Costume designs, by Alessio Rosati, were neutral, neither detracting nor adding to the dramatic effect. For the most part, the style was Edwardian, reflecting Micheli’s vision of the action being consistent with early 20th century Italian peasant mentality in which the assets of “land, furniture, and homes” were paramount. No doubt non-Italian and probably many Italian, members of the audience had no idea that such a connection was being made.
A Chamber Music Approach
Riccardo Frizza, conducting, delivered a wonderful reading of the score. He generated a beautiful sound from the Orchestra del Teatro La Fenice, producing colorful shadings and controlled dynamic variations that brought out the dramatic contrasts and highlighted the salient points in the onstage action. His decision to use the glass harmonica rather than the flute during Lucia’s ‘mad scene’, although not to everyone’s taste, was certainly in line with the Micheli’s vision, as it created an eerie, ‘other worldly’ feel to the piece, suggesting the widening gulf between Lucia and reality, and granting us an insight into her unconscious self. Although Frizza achieved a well-balanced sound from the orchestra and the singers, he took the decision to focus on the individual instrumental sections and their dialogue with the singers, which proved to be an interesting and successful choice as it highlighted a subtlety in Donizetti’s score that can so easily be lost. A special mention must also be given to Nabila Chajai, the harpist, who in the Act 1 harp obbligato, produced a sound of exquisite beauty and clarity, a truly rare pleasure in itself!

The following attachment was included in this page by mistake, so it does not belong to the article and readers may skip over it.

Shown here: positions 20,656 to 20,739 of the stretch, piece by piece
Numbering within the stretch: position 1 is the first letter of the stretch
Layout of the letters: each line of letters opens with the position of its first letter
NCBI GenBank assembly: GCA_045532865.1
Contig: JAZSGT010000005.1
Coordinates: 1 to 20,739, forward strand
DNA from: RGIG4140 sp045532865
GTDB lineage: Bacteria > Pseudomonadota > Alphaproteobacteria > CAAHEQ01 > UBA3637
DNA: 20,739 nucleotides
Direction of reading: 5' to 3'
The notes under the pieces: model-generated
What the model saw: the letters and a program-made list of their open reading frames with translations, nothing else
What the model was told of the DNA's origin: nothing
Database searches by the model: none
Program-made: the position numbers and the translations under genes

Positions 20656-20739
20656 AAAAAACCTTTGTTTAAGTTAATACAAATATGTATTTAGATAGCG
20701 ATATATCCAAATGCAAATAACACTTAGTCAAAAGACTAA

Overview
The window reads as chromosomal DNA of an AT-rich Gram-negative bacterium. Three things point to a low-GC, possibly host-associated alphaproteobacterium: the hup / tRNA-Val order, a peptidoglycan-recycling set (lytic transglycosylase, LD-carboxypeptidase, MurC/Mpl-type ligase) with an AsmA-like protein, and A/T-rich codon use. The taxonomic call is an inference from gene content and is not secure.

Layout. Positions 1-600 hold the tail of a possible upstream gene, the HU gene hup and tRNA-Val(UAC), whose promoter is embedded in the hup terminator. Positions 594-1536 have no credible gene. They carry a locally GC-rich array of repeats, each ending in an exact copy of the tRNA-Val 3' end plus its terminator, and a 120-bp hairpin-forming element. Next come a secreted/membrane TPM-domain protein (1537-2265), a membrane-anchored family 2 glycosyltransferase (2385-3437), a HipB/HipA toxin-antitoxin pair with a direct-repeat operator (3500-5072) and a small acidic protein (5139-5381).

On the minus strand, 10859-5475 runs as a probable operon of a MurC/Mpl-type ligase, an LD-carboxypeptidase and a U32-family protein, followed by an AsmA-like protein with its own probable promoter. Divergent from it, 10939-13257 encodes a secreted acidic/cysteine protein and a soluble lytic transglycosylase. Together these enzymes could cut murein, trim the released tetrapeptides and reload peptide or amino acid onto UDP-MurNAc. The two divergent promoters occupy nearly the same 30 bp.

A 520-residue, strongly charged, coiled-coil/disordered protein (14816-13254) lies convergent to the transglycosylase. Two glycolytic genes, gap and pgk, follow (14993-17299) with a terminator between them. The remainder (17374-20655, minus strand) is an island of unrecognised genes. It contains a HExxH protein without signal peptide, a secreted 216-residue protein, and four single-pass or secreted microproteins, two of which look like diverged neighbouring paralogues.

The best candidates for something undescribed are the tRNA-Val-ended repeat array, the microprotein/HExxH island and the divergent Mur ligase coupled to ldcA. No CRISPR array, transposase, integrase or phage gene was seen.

Unfortunately, this production has only two performances left to play, but if you are fortunate enough to be in Venice or have the time to visit the city, you would be very unwise to miss it.